[Standards] Reconnections and fast reauth

Dave Cridland dave at cridland.net
Thu Nov 8 10:20:25 UTC 2007

On Wed Nov  7 23:29:47 2007, Fabio Forno wrote:
> On Nov 7, 2007 11:53 PM, Dave Cridland <dave at cridland.net> wrote:
> >
> > (Hmm, this reminds me, I need to get around to finishing and
> > publishing an I-D before the deadline on fast reauth).
> Perhaps I'm missing something... Fast reauth? You mean just a  
> speedup
> in the login process (e.g. a token for rebinding a session) or also
> some optimizations such as avoiding the initial presence burst when
> going online?
> One of the reasons I tend to use id bosh is the ability of keeping  
> the
>  session open when the client temporary disconnects

XEP-0198 handles a lot of this, but you still have overhead involved  
in the round-trips required to setup TLS and reauthenticate. Now, TLS  
has some magic involved in session reuse, which allows a clever  
client and server to avoid going through a full TLS session setup,  
and DIGEST-MD5 has a single RTT fast reauth, too.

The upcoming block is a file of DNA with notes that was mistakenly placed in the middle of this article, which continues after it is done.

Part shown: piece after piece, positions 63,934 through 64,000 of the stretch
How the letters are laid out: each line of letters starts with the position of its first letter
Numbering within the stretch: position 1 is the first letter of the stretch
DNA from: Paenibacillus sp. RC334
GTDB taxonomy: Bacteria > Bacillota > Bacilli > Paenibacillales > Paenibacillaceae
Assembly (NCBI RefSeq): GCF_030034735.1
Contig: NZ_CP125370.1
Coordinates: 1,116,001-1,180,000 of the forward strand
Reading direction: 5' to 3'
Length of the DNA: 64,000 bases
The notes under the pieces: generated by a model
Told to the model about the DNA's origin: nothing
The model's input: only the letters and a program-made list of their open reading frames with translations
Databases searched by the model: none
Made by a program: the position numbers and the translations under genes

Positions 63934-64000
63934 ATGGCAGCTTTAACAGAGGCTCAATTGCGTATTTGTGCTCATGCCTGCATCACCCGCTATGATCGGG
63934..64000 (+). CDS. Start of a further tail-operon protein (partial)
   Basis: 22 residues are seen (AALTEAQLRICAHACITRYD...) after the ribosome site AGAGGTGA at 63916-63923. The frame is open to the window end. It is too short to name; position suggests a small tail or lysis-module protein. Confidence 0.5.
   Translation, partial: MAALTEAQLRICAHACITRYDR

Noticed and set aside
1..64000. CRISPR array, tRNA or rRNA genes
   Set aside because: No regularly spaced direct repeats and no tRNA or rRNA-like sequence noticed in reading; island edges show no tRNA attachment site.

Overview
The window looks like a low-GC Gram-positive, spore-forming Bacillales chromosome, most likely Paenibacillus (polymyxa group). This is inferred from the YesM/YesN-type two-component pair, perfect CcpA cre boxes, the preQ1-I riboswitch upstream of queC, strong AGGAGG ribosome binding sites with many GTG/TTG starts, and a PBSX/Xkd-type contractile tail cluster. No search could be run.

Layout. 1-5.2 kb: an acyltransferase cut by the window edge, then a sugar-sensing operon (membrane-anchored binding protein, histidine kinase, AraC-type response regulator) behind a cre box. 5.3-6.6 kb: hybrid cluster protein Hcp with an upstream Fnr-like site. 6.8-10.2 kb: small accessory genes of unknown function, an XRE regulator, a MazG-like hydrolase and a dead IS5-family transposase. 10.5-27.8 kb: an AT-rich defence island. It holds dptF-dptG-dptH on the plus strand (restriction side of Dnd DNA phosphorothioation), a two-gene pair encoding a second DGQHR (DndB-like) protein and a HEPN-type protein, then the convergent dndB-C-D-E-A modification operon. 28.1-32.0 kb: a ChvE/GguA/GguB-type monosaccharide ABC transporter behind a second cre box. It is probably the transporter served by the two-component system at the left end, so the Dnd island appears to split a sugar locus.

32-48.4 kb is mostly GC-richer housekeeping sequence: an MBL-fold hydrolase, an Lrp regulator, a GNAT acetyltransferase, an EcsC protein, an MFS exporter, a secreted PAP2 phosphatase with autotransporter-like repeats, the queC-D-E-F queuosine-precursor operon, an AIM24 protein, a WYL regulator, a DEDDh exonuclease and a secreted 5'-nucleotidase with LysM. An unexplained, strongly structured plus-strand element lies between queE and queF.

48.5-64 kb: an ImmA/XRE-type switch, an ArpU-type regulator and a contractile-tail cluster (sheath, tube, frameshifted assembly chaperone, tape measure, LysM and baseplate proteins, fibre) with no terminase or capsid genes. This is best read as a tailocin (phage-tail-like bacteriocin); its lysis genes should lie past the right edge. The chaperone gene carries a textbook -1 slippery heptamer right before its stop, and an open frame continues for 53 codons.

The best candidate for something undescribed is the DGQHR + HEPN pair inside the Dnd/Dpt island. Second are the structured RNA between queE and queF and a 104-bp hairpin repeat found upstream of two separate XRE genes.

The trouble is, few implementations of DIGEST-MD5 fast reauth exist -  
most servers force you through the full auth sequence - and  
DIGEST-MD5 is getting phased out. New mechanisms don't have the fast  
reauth, either.

But in combination, there's no real reason why, given a successful  
TLS session reuse, the server can't offer EXTERNAL, or something very  
similar, since the server can assert that the client is "the same as"  
a previous usage of the session.

This yields a single RTT auth, which, unlike DIGEST-MD5's  
fast-reauth, is an assertion based mechanism, rather than a  
negotiation based mechanism - the distinction being that if the  
server says "Hey, I know you!", then you know that if you make that  
assertion, it will result in a successful login.

In simpler language, you can pipeline the reauth, which - sort of -  
eliminates the round-trip.

(The assertion, and usage of it, gets complicated by whether channel  
binding has been involved, and MITMs - even legitimate ones like BOSH  
- complicate the issue enormously, but you get the drift).

It's not just an XMPP thing, it hopefully applies to all protocols  
using SASL and TLS, and therefore it's not a protoXEP, but an I-D.

Dave Cridland - mailto:dave at cridland.net - xmpp:dwd at jabber.org
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